For hospitality workers interested in moving forward with their careers, it is sometimes difficult to know where to begin. Managers can help workers by setting goals, but if such goals are vague and unreachable, workers may end up more frustrated with their professional lives than they were initially.
What managers need is the ability to encourage workers to set the kind of goals that drive success. Enter SMART goals: specific, measurable, achievable, realistic and time-bound. They’re a way of thinking about career advancement that helps take employees out of the realm of vague generalities and into concrete steps. Regardless of how a hospitality worker defines his or her success, using SMART goals can help them achieve it.
Personal goals and business goals are handled differently in the SMART methodology. The focus here will be on personal goals – those that managers can help employees set to increase their competencies and promote advancement.
To begin, managers must encourage hospitality workers to make their goals specific. This includes being career-oriented; it’s fine to want a large house or nice car, but as a goal it doesn’t really help anyone move forward in a tangible way. Instead, look for something that is both well-defined and related to their hospitality occupation: “I want to be working as a sous chef in six months” or “I want to be promoted to hotel manager after earning my certificate”. A highly targeted goal is a good starting point with SMART.
Second, be sure their goals are measurable. Moving toward a goal often requires concrete steps and clear indications of progress, so it pays for hospitality workers to make sure their goals can be readily assessed.
At the management level, goals tend to be business-oriented and easy to measure. A restaurant’s maître d'hôtel could set a goal of reducing the average wait time of diners by 10%, while a resort’s marketing manager might aim to create a radio ad that increases summer reservations by 5%. But personal SMART goals for hospitality workers are often less concrete, so a good strategy is to have them set small promotions and skill increases as goals. For example, a barback who wants to become a bartender can have “learn the drink menu” and “earn bartending certification” as measurable, intermediate steps.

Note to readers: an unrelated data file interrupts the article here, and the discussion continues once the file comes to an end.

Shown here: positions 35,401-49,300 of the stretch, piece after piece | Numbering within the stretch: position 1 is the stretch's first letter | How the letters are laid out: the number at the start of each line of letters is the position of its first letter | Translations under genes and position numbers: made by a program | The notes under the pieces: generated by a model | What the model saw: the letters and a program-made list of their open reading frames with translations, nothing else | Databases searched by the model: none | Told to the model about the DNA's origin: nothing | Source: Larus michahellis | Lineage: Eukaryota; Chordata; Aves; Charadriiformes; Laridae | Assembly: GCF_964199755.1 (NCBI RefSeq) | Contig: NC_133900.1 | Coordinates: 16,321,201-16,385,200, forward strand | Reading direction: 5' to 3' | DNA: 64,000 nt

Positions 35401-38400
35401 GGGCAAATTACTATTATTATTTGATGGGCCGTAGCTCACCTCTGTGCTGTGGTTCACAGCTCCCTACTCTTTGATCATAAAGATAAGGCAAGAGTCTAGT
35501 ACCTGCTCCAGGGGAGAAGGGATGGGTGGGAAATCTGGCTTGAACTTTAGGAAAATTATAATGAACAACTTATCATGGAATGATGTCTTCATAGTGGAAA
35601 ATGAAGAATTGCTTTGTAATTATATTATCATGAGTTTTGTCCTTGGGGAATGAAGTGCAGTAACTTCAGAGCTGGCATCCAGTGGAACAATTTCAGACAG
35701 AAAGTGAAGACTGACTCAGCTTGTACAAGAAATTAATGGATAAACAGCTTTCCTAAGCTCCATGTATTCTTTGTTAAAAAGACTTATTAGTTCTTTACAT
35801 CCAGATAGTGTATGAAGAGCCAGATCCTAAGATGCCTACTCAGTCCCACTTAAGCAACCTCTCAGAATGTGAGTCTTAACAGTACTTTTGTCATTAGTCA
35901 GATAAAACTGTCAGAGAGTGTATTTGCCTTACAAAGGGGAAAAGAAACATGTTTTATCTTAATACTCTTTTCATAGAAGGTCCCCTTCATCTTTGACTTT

Next, consider whether their goals are achievable. This can be tricky, as managers do not want to discourage their workforce from setting high goals. Still, it is worth emphasizing that while distant objectives can be useful in motivating hospitality employees toward something big, they should have more short-term goals that can be achieved at their current experience level. Encourage workers to mostly set goals they are ready and able to pursue, and have just a few that require long-term patience and dedication.
For many hospitality employees, education is a solid goal from an achievability standpoint. A lot of people enter the field without a certificate or degree, but such credentials are often important to advancement. And they can usually be earned in small, achievable steps, like taking specialized courses that are immediately relevant and can also be applied toward completing a full certificate program down the road.
Additionally, it is important to ensure hospitality staff set goals that are realistic. Challenging is good, impossible is not. If a hostess just entering the industry sets an objective of being an assistant manager in three months, she’s almost certainly going to be disappointed. On the other hand, if her goal is to be a server in three months, she may well attain it and become motivated to pursue higher goals in the future. Help workers set targets that are both ambitious and realistic so that each achievement can drive them to seek another.
Finally, SMART goals for hospitality employees must be time-bound. Long-term goals can have completion dates that shift around, but staff must develop short- and medium-term objectives that are clearly scheduled. Not only does this push them to succeed, but it also helps to move the goal from a vague desire to something with much better focus. “I want to earn my hospitality certificate and get promoted to shift supervisor” is good, but “I want to earn my hospitality certificate by May 1 and get promoted to shift supervisor by June 1” is much better.
Goals are crucial for advancement, so it pays to consider ways to make them as detailed as possible. By taking the time to develop personal SMART goals with their staff, hospitality managers can help chart clear paths forward and improve employee investment in the business.